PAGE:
Let's discuss realism.
Or at least that's my usual speech on the subject. If I wanted realism, I'd interact with reality. What I want out of a video game is playability, which is generally largely distinct from realism. For instance, I cannot fly an airplane. In that regard, Airwolf was an INCREDIBLY LIFELIKE SIMULATION of what would happen if you put me in an airplane, which is that I could not take off, and if I did take off, I would promptly crash and die.
Penny Arcade pointed this out as the essential problem with the new Tony Hawk Ride game. It is an incredibly lifelike skateboarding simulator. Unfortunately, as they cannot skateboard, they cannot play the game. And those who can skateboard, you know... skateboard.
Which brings us to Al Unser Jr Racing. And here is the thing - it does not matter to me in any way that Al Unser Jr. endorses this racing game. Because Al Unser Jr does not, so far as I know or can tell, have any experience whatsoever with game design. The fact that Al Unser Jr. has created this racing game is essentially meaningless.
What's strange is that Al Unser Jr. Racing is in no way a viable... anything, really. Unser is a US racer who competed on the CART circuit. The game, however, is clearly a Formula 1 game. So Unser's contribution is very clearly to have leant his name to an already completed Formula 1 game as a marketing tool.
Since the game came out, the United State's continued perverse aversion to any sports that it could conceivably not be the best in the world at has led the ratings for the Indy 500, the main event in the circuit Usner competed in, to plummet as the Daytona 500 and NASCAR grow. Now IndyRacing's best-known racer is, frankly, better known for showing off her boobs on Superbowl ads than for racing. Woo.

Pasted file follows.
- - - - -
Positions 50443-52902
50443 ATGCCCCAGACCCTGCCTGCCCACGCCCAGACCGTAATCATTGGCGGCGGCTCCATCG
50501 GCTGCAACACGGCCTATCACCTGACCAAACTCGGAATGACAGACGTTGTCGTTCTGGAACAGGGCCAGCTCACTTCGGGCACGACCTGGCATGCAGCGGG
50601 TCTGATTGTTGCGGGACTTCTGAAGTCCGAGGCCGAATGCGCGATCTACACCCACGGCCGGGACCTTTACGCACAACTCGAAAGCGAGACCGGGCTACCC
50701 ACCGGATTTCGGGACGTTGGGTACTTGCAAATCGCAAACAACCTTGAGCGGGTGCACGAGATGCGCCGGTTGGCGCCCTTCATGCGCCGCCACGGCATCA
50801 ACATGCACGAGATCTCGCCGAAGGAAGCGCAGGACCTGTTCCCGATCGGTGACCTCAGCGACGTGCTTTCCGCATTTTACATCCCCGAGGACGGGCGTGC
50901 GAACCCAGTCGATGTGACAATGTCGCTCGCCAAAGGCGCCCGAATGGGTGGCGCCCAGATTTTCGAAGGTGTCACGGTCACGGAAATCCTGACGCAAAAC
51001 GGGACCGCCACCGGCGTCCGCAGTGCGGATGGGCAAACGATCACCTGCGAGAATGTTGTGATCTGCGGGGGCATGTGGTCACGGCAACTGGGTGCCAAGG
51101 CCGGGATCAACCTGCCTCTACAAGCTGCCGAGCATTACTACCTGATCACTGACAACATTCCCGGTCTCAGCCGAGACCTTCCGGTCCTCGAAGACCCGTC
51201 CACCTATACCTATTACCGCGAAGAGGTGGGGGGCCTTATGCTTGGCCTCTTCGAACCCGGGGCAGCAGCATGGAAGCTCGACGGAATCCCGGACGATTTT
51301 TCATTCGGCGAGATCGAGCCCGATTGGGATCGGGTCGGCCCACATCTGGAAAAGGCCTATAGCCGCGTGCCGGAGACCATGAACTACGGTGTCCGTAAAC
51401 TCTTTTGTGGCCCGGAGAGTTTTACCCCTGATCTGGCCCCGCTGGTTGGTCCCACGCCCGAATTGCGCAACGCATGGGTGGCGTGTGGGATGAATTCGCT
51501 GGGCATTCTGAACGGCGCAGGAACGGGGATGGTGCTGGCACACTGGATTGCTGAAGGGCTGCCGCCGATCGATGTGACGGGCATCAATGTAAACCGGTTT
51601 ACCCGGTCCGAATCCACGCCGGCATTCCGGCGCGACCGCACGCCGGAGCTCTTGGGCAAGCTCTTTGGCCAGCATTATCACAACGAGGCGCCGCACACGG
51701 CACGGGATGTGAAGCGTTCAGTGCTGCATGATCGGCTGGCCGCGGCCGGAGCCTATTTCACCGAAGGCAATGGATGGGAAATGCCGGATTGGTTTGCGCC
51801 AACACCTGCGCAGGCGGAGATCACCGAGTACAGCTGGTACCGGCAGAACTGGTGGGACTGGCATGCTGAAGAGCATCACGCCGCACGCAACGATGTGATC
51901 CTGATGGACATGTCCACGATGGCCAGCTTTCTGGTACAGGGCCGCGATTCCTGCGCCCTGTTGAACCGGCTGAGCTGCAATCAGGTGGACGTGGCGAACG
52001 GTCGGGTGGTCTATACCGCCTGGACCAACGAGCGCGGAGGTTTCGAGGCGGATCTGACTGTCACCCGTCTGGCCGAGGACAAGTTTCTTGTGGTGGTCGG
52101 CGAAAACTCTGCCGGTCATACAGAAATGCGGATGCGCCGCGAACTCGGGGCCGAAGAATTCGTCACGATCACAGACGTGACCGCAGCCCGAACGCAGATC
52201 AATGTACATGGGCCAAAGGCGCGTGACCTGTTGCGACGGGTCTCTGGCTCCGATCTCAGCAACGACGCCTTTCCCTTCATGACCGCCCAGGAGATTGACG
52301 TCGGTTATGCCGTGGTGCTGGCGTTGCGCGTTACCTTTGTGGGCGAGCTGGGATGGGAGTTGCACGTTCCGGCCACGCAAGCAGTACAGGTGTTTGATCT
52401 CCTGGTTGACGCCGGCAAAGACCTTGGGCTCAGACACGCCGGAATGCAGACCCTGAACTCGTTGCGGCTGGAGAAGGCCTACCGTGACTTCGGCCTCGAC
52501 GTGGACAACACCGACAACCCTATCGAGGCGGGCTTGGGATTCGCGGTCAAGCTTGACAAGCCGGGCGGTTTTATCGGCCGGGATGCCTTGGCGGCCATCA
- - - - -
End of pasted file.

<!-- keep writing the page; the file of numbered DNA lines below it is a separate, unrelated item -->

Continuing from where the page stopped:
Al Unser Jr is thus an obsolete mark of inappropriate endorsement. The game came out in 1988, when he had not won the Indy 500 nor the CART championship yet. His later years have been marked with a series of failed comebacks and alcoholism. Prior to loading his game for the first time, I'd never heard of him. A minor champion of a dying sport, immortalized via an obsolete video game that inaccurately depicts the basics of his sport. This is neither fame nor ignonimity, but rather the non-fame of one like Barbara Joyce Dainton, the second to last surviving passenger on the Titanic.
The game, it ought be noted, is nothing special.
Alfred Chicken walks a different road to problematic. It is often decried, in movies, that so few original properties are developed anymore. Certainly this is true - the top ten movies of each of the last five years have been about 80% adaptations, sequels, and remakes. On the other hand, those original properties include such gems as Hitch, Happy Feet, and Avatar. Likewise, with video games, sure, the big games are part of multi-million dollar franchises. On the other hand, your alternative could well be a game where you're a chicken running around a maze of robotic mice pecking balloons.
I'm just saying. Originality is not an inherent virtue.